Trolley problem VR is a web interactive 3D animation project. It was a team project that me and 3 other lovely teammates have worked on Spring 2017 semester. This project was for CSE 323, a human-computer interaction class.
My Role: I was the UX/interaction designer and one of two developers of this project.
The program would be designed to simulate the classic Trolley Problem. From Wikipedia:
The general form of the problem is this: There is a runaway trolley barreling down the railway tracks. Ahead, on the tracks, there are five people tied up and unable to move. The trolley is headed straight for them. You are standing some distance off in the train yard, next to a lever. If you pull this lever, the trolley will switch to a different set of tracks. However, you notice that there is one person on the side track. You have two options:
1) Do nothing, and the trolley kills the five people on the main track.
2) Pull the lever, diverting the trolley onto the side track where it will kill one person.
Which is the most ethical choice?
The target audience is undergraduate college students in an introductory philosophy or ethics class. Students are generally aged between 17 - 22 and have to take an ethics class regardless of their degree. Similar/competitive products in genre:
- Moral Machine MIT: Quesions based on autonomous driving.
- Classroom Aquatic: A game that is based on a classroom and taking a test, you also have to make the decision to cheat or not to cheat.
- Cardboard Crash Sundance Trailer: A autonomous driving simulation. Which decision do you choose if each results in a bad outcome?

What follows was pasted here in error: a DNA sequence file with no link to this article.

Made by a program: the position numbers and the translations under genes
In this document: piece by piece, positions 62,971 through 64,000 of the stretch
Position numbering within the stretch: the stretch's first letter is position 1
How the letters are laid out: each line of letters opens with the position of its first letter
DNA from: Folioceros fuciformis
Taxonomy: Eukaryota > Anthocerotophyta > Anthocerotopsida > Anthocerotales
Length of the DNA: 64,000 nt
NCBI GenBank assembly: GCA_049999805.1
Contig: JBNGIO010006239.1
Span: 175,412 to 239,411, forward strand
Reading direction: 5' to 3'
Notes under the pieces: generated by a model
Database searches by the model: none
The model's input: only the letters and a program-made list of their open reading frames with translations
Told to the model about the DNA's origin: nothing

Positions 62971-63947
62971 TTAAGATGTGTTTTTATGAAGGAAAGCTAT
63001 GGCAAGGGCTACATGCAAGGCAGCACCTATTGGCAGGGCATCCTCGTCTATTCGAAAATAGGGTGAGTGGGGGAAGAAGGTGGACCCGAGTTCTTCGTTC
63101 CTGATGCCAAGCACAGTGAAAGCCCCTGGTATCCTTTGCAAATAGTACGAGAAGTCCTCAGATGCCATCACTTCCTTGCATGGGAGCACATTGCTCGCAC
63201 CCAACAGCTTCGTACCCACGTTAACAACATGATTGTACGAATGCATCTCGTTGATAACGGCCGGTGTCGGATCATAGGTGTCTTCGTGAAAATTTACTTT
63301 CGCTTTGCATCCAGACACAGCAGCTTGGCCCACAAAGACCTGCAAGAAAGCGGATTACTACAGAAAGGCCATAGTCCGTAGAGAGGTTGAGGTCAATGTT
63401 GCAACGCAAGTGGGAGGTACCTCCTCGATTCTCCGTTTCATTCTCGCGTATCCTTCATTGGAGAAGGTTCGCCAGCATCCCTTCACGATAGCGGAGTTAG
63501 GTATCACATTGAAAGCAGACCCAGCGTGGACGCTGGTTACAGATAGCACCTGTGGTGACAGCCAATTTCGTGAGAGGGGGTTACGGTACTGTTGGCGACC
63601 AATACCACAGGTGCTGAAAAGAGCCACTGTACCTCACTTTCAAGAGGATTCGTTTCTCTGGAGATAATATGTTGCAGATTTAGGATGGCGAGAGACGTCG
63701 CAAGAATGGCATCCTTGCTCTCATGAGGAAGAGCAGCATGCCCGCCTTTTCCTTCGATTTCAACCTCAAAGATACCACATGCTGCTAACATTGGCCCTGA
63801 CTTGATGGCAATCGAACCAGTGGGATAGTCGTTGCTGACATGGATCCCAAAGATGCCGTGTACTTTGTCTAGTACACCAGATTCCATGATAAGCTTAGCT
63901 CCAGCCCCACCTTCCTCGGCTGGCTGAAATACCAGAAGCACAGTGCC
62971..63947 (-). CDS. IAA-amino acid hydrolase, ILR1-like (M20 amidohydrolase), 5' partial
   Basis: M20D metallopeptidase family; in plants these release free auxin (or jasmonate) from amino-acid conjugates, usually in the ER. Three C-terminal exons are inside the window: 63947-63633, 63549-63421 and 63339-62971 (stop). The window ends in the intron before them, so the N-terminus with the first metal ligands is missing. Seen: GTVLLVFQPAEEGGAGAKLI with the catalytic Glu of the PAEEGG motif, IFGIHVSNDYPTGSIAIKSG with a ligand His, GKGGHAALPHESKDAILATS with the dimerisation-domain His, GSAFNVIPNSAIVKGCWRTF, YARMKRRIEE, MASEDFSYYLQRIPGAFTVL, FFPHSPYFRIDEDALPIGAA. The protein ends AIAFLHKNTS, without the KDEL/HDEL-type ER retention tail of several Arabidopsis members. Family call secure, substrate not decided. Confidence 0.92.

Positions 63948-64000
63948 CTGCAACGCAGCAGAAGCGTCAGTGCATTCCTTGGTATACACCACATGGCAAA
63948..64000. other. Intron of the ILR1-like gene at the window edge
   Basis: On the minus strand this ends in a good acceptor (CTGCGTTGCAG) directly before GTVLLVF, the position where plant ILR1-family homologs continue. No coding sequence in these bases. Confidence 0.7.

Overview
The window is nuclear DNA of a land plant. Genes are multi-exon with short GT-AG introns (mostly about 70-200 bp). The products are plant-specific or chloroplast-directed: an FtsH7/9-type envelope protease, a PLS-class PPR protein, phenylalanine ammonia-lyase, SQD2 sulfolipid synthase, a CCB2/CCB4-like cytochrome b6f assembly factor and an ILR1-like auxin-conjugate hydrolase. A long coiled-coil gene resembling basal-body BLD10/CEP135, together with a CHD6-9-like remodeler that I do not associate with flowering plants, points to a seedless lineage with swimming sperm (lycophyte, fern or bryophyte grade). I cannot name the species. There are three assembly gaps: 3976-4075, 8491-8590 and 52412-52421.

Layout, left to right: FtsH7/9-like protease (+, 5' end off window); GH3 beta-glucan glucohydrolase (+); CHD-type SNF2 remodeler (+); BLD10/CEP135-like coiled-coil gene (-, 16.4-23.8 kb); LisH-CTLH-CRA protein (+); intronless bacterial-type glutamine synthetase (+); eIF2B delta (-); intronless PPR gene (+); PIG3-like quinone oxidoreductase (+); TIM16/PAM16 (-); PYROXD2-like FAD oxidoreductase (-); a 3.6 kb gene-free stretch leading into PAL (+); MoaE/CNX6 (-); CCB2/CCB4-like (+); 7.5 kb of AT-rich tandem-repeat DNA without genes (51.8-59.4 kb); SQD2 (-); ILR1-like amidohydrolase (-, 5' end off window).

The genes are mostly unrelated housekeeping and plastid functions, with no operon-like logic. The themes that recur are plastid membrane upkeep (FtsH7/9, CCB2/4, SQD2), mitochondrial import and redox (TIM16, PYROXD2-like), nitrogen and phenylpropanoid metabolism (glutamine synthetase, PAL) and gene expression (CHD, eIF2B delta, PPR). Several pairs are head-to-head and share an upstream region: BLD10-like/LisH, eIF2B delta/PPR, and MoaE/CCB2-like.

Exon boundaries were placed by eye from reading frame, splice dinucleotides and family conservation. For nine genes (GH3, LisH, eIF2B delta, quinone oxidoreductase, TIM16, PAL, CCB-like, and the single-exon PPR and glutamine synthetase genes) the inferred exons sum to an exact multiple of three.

- Affective basis of Judgement-Behavior Discrepency in Virtual Experiences of Moral Dilemmas
This problem is usually almost talked about in any ethics class and it’s usually discussed in a powerpoint presentation with an image such as the one posted in the description. Professors tend to break students into groups to discuss the implications of choosing one option over the other.
The limitation about the current way that this is taught, is the lack of real time decision making. One can talk about the choice they would have made in any given situation but to actually be immersed in the situation itself is very different. You never know what you would do until you are actually thrown into that situation.
Our application would add tremendous value because it will attempt to fix the limitation that just discussing the problem alone proposes - that is, we will attempt to simulate the situation in VR to immerse the user in the situation so that it’s realistic. This will allow the user to learn about how they make decisions.
Will be posted on a website for anyone to get to. Individuals are responsible for their own VR headsets.
Free to play/use and download
Game updates will also be listed on the website.
Will only need a cell phone, or computer with internet access to use at minimum. VR headset highly recommended.
VR headset (Samsung GearVR) Fabrication needs (props, environments)
Google Cardboard, Samsung GearVR, any VR headset or a computer connected to the internet.